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Details of Grant 

EPSRC Reference: EP/M011852/1
Title: Signal analysis on the sphere
Principal Investigator: McEwen, Professor J
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Department: Mullard Space Science Laboratory
Organisation: UCL
Scheme: First Grant - Revised 2009
Starts: 31 March 2015 Ends: 30 September 2016 Value (£): 95,857
EPSRC Research Topic Classifications:
Digital Signal Processing Non-linear Systems Mathematics
EPSRC Industrial Sector Classifications:
No relevance to Underpinning Sectors
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Panel History:
Panel DatePanel NameOutcome
09 Sep 2014 EPSRC ICT Prioritisation Panel - Sept 2014 Announced
Summary on Grant Application Form
Data are measured on the surface of a sphere in fields as diverse as computer graphics, computer vision, geophysics, planetary science, molecular biology, acoustics, and astrophysics, to name only a few. As soon as observations are made over directions, the resulting data naturally live on the sphere. However, the majority of informatics and signal processing techniques developed to date are restricted to Euclidean space. These informatics techniques have proved exceptionally useful in many areas of engineering and physics; however, they cannot at present be applied to the large variety of data-sets defined on the sphere. To realise the benefits of informatics techniques on spherical data-sets, we will extend Euclidean informatics techniques to the sphere, focusing on three areas of fundamental theoretical and practical importance: namely, sampling theory, wavelet transforms, and techniques to solve inverse problems on the sphere.

The Nyquist-Shannon sampling theory is a seminal result in information theory, describing how to capture all of the information content of a band-limited signal from a finite number of samples. From an information theoretic perspective, the number of samples required to capture the information content of a signal is the fundamental property of a sampling theorem. Sampling theory on the sphere is less mature than in Euclidean space. Very recently McEwen developed a new sampling theorem on the sphere that reduces the spherical Nyquist rate by a factor of two compared to the previous canonical sampling theorem developed by Driscoll & Healy in 1994. We will extend this result to the space of three-dimensional rotations defined by the rotation group SO(3), often parameterised by the Euler angles. This will reduce Nyquist sampling of signals defined on the rotation group by a factor of two. Furthermore, we will develop fast and exact algorithms to compute the Fourier transform of signals defined on the rotation group, the so-called Wigner transform.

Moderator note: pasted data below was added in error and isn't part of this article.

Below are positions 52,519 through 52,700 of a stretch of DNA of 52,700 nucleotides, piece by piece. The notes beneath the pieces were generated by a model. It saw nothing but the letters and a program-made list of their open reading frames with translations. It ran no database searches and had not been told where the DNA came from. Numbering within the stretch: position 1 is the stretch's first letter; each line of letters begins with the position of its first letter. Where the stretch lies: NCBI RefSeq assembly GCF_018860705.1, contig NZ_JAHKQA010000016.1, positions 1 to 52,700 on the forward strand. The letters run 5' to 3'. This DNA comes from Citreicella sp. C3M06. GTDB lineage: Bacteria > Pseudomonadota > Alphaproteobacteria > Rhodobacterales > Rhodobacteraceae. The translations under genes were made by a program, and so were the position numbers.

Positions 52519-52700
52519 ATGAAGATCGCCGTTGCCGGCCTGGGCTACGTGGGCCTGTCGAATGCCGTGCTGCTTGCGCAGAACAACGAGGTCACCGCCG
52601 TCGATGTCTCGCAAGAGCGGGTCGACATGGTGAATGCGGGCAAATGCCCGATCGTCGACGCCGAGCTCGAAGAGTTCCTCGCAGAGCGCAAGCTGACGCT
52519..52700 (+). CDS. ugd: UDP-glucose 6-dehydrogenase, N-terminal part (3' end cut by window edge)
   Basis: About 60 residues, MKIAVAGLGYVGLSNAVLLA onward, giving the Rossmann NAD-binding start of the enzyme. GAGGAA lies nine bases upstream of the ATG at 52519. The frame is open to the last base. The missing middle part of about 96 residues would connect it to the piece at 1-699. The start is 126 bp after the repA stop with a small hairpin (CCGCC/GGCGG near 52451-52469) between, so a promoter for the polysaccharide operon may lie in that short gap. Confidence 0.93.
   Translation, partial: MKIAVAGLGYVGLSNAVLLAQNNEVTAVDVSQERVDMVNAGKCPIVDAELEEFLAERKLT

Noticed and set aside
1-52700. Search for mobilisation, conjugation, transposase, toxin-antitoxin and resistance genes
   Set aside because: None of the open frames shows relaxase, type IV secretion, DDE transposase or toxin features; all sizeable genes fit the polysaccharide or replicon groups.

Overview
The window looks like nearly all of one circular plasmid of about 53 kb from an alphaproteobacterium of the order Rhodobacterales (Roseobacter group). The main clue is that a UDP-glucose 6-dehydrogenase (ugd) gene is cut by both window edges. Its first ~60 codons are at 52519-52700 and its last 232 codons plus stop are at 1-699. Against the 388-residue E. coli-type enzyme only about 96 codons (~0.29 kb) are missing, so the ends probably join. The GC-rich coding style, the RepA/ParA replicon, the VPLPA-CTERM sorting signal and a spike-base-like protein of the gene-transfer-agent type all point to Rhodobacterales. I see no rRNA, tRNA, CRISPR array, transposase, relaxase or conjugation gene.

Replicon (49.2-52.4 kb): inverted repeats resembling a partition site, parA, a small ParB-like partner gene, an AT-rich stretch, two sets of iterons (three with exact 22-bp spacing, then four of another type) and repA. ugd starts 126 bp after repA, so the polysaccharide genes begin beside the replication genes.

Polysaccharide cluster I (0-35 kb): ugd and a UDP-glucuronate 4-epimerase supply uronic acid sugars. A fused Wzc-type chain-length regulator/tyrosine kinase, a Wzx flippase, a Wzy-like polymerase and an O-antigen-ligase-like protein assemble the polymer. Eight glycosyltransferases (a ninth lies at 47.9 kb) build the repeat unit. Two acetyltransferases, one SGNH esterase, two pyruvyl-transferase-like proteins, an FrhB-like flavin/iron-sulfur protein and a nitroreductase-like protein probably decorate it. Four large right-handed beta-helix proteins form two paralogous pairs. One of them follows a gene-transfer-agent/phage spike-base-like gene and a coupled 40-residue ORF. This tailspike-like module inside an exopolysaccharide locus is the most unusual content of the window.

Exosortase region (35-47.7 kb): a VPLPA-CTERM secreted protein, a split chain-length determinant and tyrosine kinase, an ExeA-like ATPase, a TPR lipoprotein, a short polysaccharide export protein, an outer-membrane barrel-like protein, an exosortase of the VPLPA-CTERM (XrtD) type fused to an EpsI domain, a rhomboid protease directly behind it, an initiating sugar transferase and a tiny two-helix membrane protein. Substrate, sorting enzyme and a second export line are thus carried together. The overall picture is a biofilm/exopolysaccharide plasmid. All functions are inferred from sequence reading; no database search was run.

Wavelets are a powerful signal analysis tool due to their ability to localise signal content in scale and position simultaneously. McEwen recently constructed exact wavelet transforms on the sphere to perform a directional analysis of scalar functions defined on the sphere. At present a wavelet transform capable of performing a directional analysis of spin signals on the sphere, such as polarised light, does not exist. We will construct such a wavelet framework and will develop fast and exact algorithms, based on our fast Wigner transforms, to apply this wavelet transform to big spherical data-sets.

A sampling theorem and sparse decompositions like those afforded by a wavelet transform are the building blocks of the revolutionary new paradigm of compressive sensing. In compressive sensing, the sparsity of natural signals (in an efficient representation) is exploited to recover a signal from fewer measurements than typical by solving an inverse problem. Encouraged by this theory, sparse regularisation techniques to solve inverse problems have recently found widespread application and shown considerable promise. We will develop a generic, flexible and coherent framework for solving inverse problems on the sphere by promoting sparsity, exploiting our novel sampling theory and wavelet transforms described above.
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